Manti Te’o Hoax
News organizations reported without verifying facts
The Manti Te’o hoax story emerged Jan. 16, seemingly out of nowhere. The Elkhart Truth, the South Bend Tribune and many national news outlets have expressed their shock at the discovery that a star Notre Dame Player was involved with a woman who never really existed.
“We became wrapped into [the hoax], we embraced it and we reported it. Guilty as charged. Stand in line. Take a number,” said sports columnist Bill Beck. These are trite words that suggest that news organizations have a right to be surprised like the general public. You know that this is untrue.
Where is your apology? We, your readers, deserve it. As a budding journalist studying for a degree to join this field, I find your errors appalling. How could you have never checked any facts? Why did no one attempt to find more information about a mystery woman that no one had seen in person? It is unethical journalism to report without verifying facts. If you simply believe what a source tells you without digging further, then you are either a poor or lazy reporter.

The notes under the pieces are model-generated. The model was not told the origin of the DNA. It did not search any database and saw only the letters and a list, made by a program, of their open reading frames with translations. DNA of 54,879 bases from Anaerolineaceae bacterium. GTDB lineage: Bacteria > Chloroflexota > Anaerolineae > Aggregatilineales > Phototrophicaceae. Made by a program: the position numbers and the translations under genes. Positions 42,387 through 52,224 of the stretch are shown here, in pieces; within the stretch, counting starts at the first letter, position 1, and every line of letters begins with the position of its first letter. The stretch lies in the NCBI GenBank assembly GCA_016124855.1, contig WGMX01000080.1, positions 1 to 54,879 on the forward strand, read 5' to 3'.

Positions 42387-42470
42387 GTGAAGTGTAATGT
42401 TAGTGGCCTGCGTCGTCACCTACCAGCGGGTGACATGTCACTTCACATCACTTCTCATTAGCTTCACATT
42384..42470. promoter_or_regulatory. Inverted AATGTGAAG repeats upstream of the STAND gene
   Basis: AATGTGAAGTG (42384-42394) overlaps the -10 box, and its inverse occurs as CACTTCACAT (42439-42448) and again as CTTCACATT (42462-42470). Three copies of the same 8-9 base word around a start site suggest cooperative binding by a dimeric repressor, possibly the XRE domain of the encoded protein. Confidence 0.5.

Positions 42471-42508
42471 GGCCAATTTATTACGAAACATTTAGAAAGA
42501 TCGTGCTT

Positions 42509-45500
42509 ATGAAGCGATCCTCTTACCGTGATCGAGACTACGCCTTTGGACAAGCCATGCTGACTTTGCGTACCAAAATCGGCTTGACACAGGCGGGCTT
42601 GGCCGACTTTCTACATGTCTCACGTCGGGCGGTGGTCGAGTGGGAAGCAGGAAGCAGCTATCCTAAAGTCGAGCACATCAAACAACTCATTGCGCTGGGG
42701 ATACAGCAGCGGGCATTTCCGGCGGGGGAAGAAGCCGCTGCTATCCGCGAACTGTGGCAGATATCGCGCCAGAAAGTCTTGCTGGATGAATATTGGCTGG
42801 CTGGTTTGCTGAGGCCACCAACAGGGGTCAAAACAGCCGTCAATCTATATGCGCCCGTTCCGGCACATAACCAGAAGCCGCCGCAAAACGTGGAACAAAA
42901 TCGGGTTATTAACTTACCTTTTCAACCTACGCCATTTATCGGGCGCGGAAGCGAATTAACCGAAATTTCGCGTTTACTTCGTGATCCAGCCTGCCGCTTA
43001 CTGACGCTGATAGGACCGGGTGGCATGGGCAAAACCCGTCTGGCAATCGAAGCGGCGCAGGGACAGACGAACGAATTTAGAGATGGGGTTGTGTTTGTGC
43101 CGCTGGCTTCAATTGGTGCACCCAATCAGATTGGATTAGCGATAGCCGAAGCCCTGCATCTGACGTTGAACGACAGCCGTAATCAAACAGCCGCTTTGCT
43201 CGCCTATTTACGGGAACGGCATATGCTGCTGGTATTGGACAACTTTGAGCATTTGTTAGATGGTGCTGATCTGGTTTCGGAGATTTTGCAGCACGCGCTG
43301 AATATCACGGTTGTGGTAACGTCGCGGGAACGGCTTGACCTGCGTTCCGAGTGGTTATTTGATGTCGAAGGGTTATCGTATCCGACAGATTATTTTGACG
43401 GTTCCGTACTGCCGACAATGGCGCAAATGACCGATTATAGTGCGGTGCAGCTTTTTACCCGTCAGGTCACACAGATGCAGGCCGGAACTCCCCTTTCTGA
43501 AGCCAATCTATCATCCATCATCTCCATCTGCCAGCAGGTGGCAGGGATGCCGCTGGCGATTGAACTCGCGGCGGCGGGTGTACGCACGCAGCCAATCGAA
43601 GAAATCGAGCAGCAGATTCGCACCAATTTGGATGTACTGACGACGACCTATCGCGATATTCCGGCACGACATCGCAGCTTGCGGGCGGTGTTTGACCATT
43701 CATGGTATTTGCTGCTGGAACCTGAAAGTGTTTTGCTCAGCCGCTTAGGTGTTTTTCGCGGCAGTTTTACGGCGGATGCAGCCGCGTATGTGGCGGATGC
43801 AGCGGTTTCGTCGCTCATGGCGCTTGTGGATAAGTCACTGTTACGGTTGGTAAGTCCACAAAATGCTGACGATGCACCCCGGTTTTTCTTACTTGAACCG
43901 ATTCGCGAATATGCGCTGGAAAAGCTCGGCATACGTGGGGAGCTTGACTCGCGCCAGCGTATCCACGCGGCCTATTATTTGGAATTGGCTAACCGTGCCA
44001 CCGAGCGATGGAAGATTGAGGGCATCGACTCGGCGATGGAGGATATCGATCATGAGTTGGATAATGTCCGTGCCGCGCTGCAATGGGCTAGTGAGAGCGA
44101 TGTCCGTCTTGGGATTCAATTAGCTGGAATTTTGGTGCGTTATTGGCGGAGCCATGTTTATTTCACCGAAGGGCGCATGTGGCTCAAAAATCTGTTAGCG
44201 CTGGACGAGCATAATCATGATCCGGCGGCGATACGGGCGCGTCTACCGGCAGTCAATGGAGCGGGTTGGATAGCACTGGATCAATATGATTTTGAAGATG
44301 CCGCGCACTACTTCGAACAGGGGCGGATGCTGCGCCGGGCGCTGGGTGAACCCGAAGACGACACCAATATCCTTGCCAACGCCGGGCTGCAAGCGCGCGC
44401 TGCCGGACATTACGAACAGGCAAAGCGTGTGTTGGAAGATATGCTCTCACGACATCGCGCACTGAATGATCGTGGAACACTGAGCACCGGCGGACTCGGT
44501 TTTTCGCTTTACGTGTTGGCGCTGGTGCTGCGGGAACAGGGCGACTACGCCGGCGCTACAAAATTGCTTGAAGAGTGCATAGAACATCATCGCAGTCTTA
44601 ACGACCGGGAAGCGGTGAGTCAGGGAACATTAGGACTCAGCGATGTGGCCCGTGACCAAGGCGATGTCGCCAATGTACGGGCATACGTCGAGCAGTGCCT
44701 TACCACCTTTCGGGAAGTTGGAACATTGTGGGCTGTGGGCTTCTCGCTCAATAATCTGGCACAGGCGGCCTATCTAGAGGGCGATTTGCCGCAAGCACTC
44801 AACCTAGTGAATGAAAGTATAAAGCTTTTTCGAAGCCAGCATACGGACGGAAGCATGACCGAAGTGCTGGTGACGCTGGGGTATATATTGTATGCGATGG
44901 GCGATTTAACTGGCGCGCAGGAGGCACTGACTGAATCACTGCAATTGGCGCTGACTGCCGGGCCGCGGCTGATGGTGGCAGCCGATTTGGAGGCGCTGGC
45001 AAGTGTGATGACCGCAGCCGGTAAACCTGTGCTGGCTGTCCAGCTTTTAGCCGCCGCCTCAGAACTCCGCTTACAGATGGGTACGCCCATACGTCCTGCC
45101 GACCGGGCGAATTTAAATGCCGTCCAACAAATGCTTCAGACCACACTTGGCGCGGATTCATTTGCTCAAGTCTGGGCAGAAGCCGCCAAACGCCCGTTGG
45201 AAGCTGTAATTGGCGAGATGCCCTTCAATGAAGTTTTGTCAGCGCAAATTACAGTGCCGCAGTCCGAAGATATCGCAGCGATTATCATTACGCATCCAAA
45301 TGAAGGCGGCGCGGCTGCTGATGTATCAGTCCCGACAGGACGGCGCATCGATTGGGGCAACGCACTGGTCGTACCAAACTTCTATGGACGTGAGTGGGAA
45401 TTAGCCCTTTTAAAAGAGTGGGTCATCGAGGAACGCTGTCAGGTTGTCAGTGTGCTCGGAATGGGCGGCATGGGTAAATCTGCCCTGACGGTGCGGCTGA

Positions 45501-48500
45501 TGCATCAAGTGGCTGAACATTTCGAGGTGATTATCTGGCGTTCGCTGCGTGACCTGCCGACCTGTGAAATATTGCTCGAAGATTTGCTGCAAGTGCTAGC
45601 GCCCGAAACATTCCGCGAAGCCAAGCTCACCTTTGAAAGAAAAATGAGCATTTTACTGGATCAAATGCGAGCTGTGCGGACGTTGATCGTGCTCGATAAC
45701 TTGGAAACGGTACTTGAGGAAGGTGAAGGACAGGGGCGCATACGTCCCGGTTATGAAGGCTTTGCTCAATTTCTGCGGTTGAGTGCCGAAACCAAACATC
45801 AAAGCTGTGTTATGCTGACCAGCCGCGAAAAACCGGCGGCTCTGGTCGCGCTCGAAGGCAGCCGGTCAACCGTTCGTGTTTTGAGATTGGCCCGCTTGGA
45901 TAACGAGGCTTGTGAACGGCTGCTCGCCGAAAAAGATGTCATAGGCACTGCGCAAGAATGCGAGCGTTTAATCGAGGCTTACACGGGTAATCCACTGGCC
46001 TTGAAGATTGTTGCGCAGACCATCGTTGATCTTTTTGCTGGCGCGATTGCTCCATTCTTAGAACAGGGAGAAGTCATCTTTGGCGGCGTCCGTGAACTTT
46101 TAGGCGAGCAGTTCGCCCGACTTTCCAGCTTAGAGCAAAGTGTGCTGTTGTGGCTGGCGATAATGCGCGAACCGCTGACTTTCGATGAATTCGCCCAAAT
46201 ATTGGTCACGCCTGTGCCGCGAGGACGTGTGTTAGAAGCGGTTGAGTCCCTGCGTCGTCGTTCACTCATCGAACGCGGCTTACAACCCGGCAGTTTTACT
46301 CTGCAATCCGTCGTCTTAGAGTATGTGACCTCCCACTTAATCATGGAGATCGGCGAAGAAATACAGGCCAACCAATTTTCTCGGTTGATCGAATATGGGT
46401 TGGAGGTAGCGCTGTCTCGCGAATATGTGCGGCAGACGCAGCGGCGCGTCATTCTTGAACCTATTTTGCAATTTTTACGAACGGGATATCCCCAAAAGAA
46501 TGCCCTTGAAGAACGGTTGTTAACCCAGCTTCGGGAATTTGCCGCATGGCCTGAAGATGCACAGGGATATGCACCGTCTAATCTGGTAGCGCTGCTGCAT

As I see it, you have three options. You can admit that you did shoddy and sub-par reporting and sincerely apologize. This is the truth, and would be the most honest thing to do. Second, you could make excuses, and claim that you are a small paper, and can’t handle the big news stories like this. I wouldn’t suggest it, as I don’t see it as true. The third option is what you are doing now, hiding behind surprise, churning out stories of lies and catfishing, while neglecting to address your pitiful attempts at fact-checking.
Please, come clean. Even Lance Armstrong did that.